'Better Angels' documentary illustrates importance of 'accidental diplomats'

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People-to-people exchanges between China and the United States contribute to better mutual understanding between the world's two largest economies, a U.S. documentary producer has said.

"Public opinion is the core infrastructure of China-U.S. relations," William Mundell, producer of "Better Angels," a feature documentary on the China-U.S. bilateral relationship, told Xinhua in a recent interview.

Besides traditional ways, Mundell believes film is another efficient method to foster exchanges between the two nations.

The film "Better Angels" was screened at Rice University's campus in Houston, the U.S. state of Texas on Thursday. It focuses on ordinary people -- referred to as "accidental diplomats" -- who build cultural and economic bridges between the United States and China.

"Personal stories are the ones that create a true emotional impact, and that is what is necessary to really change people's minds," he said.

Mundell shared his insights during a panel discussion after the film screening, saying that the U.S.-China relationship is the most important bilateral relationship in the world, and people from both countries should engage in cross-cultural cooperation.

Besides building trust at the cross-national level, Mundell wants it to "happen on a people-to-people basis." He hopes these "accidental diplomats," such as a former U.S. marine from Texas who teaches Chinese children English and coaches football in Shanghai, and a Chinese teacher who helps American children learn math using an abacus, will break stereotypes and dispel misconceptions that citizens of both nations have about each other.

"I do want to motivate more people to tell their personal stories of U.S.-China cooperation," he said, anticipating the interaction will help strengthen their trust in the cross-cultural relationship.

Chen Ye, a Chinese actress in the historical drama film "The Burning of the Imperial Palace," said something similar at the panel discussion.

"Communication between people from both backgrounds is very important. Most Americans think China is mysterious. But when you meet Chinese people and enter their lives, you will learn something different," she said.

Sunny Zhang, an associate professor of marketing at the University of St. Thomas in Houston, who also attended the screening as a panelist, found the film interesting because it features stories about Chinese and Americans who are seeking opportunities in both nations.

"I'm impressed by the width and depth of the film," she said.

One story in the film is about two long-term unemployed women who found jobs at a Chinese copper plant in Wilcox County, Alabama, which hasn't drawn any investments in the past 45 years. The Chinese investors have created 300 jobs.

Even though these stories took place in America's heartland or the other side of the world like Africa, this documentary makes China appear less remote and more relatable, Zhang said.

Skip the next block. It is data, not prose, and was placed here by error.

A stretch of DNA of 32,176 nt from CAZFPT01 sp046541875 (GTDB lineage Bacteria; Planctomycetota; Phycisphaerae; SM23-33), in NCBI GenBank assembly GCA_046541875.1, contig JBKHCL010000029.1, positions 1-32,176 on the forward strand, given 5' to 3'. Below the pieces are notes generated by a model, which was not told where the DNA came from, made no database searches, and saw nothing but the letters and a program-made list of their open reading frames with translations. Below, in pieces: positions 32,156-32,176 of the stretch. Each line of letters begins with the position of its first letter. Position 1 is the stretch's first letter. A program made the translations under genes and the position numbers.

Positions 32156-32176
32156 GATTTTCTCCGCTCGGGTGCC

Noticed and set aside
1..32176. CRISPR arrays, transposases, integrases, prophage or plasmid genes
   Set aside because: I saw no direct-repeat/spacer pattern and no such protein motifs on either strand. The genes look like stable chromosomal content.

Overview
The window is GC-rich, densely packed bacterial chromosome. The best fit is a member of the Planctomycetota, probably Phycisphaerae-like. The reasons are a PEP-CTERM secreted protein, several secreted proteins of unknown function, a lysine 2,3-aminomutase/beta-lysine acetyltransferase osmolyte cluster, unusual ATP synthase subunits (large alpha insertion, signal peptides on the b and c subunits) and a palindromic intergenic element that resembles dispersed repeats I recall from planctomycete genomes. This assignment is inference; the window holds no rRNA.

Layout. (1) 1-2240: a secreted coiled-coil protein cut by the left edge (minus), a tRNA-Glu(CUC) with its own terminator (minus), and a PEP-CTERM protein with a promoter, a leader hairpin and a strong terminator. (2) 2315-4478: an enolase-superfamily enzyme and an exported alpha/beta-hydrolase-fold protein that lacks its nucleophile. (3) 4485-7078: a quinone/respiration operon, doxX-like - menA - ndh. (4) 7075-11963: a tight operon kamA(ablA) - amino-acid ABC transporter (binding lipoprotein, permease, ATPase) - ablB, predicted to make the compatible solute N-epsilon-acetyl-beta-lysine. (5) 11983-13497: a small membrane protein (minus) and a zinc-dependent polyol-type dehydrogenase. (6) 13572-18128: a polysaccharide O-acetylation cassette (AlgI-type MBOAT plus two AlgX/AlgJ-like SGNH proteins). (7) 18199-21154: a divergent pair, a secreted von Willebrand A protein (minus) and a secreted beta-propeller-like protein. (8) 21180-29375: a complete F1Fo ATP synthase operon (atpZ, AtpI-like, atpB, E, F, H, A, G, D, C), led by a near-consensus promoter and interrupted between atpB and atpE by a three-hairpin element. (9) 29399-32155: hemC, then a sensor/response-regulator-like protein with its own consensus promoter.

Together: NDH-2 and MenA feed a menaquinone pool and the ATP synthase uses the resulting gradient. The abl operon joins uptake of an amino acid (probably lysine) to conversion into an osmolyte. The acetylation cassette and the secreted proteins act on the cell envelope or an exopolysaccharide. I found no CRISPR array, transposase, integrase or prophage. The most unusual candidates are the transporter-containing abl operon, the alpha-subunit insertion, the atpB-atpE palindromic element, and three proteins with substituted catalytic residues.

"These personal stories bring people closer," she said. "Just like doing business, on the surface, it seems about two companies making transactions with each other, but ultimately, it's the human relations that make deals happen."

Likewise, Zhang said that the film presents a series of short stories about "Better Angels" in the global perspective by highlighting a Chinese company expanding their projects in Ethiopia.

"Better Angels" has received positive responses from both Chinese and American viewers. The movie trailer received over 3 million views on Facebook, Mundell said.

Claire Logue, who saw the documentary, regards the film as an eye-opener. "We are secluded in our own perceptions of what's around us. Hearing things from different parts of the world is very enlightening and insightful," she told Xinhua.

Logue said she would recommend the film to everyone who is interested in China-U.S. ties. "It perfectly exemplified the relationship we need to be having between the two countries," she added.

Megan Botha, another viewer, thinks the film represents the way both peoples engage with each other.

"The Chinese community is embracing parts of the American culture. I think we should all take an active role in fostering Chinese culture as well," she said.

When illustrating the goal of the documentary, Mundell said, "What we are trying to convey in the film is to let people try harder (to communicate) and trust each other. That way we will achieve the true potential of the China-U.S. relationship."

"Better Angels" is a 92-minute theatrical documentary directed by award-winning director Malcolm Clarke and produced by Mundell and award-winning Chinese producer Han Yi.

Mundell said "Better Angels" will be released on 9,200 screens in China after the opening week of the Beijing International Film Festival on April 13-20, followed by a North American release.

"In the U.S., we plan a grassroots campaign at the universities followed by a release in the 60 largest U.S. markets," he said. 

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